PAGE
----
We've seen how SNMP can be used to gather just about any information from a host. You can interpret this data through a wide array of programs. The most popular are
mrtg. Both are included in the FreeBSD ports collection, and install cleanly on any BSD. Here, we'll discuss
mrtg program uses SNMP data to automatically generate reports on a web page with cleanly labeled graphs. You can give supervisors, managers, and coworkers convenient access to performance data without giving them server access. It keeps records over a whole year, so you can get a good idea of real-life trends. It's also quite useful for justifying hardware and software expenditures; you can point out exactly much CPU time a machine is using, and how it's changed as you've added software.
You can run
mrtg as a daemon, but it is traditionally a cron job run every five minutes.
mrtg call requires a config file. You can use the included
cfgmaker tool to generate a default configuration for measuring network throughput on interfaces. The
cfgmaker tool is easy to use:
cfgmaker communityname@machine > mrtg.cfg
For example, if I wanted to run
mrtg on my local machine, I could run:
cfgmaker private@localhost > localhost.cfg
cfgmaker tool will make SNMP queries of the device and generate a configuration file. It includes a lot of information, including some unnecessary HTML. If you look through the created file, you'll see that
cfgmaker has thrown up a configuration for every single interface on the machine. The loopback interface, and any down interfaces, are commented out. The remaining, uncommented parts will look like this:
Title[localhost.3]: moneysink.exceptionet.com (No hostname defined for IP address): ep0
PageTop[localhost.3]: <H1>Traffic Analysis for ep0
<TR><TD>System:</TD><TD>turtledawn.blackhelicopters.org in Right here, right now.</TD></TR>
<TR><TD>IP:</TD><TD>No hostname defined for IP address (192.168.1.100)</TD></TR>
<TD>1250.0 kBytes/s (ethernetCsmacd)</TD></TR>
Before you can use this configuration, you need to add a
WorkDir directive to the config file.
mrtg where to store its logs, graphics, and HTML. I generally put the
WorkDir somewhere under my web server root, such as:
You'll probably want to password-protect this directory if the web server is on the public Internet or otherwise exposed to the world at large.
The "target" keyword tells
mrtg which machine to query, and which interface on that machine this configuration is for. The string inside the brackets (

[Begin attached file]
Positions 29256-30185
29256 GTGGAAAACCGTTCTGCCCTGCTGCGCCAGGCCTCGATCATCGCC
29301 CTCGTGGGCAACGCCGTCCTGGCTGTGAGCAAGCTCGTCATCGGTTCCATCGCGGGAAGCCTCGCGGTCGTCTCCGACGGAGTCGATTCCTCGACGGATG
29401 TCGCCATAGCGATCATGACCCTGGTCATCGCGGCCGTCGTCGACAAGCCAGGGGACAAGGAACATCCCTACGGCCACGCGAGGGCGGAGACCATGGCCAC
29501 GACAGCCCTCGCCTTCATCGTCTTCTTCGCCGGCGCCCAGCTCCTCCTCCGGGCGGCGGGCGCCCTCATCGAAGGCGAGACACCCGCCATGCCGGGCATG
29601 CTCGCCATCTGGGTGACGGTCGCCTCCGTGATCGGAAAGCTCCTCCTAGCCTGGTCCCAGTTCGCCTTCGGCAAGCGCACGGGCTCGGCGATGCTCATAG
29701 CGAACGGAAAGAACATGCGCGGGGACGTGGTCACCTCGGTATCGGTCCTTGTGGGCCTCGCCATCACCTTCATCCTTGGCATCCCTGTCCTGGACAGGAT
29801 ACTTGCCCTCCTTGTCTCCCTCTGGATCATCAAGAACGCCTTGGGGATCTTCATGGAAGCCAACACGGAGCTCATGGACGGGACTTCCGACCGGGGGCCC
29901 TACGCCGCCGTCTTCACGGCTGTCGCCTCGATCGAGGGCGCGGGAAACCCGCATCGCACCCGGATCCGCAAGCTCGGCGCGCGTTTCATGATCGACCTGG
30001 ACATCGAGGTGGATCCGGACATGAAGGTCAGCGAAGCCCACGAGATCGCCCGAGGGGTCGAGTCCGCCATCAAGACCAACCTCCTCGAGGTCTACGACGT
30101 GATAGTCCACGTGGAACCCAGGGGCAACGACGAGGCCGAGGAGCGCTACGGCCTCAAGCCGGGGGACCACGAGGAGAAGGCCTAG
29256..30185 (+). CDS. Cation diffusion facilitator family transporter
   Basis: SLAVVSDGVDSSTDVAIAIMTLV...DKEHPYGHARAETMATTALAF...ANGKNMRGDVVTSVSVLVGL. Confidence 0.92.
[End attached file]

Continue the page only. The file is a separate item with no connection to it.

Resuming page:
) is an arbitrary label. All files generated by
mrtg will be be named with this label as a prefix. The actual target appears after the colon. If you change the community name or IP address of your system, you can edit it directly here.
MaxBytes is the maximum throughput allowed through the interface. In this case, we have a 10baseT card. The
mrtg program has enough brains to figure out the values for most common network types. You should never have to change this value if you're measuring throughput.
PageTop are arbitrary text. You can put almost any HTML in these spaces, and it will be displayed.
Once I finish editing the
mrtg config to my taste, it generally looks like this:
Target[localhost.3]: 3:private@localhost MaxBytes[localhost.3]: 1250000 Title[localhost.3]: Ethernet Interface PageTop[localhost.3]: <H1>Traffic Analysis for Ethernet Interface</H1> <P>Call the Helpdesk if you have any questions
I know perfectly well where the system is, after all, and who to talk to about it. If these pages are intended for management, I might add a couple lines of HTML after
PageTop describing what the machine does, or how to interpret the data.
You can list any number of machines and/or interfaces in one configuration file. Just be sure each target has a unique label.
mrtg measures network traffic. You can use it to measure any information given via SNMP MIBs, however.
First, you have to identify the MIBs available on your system. In an earlier article we discussed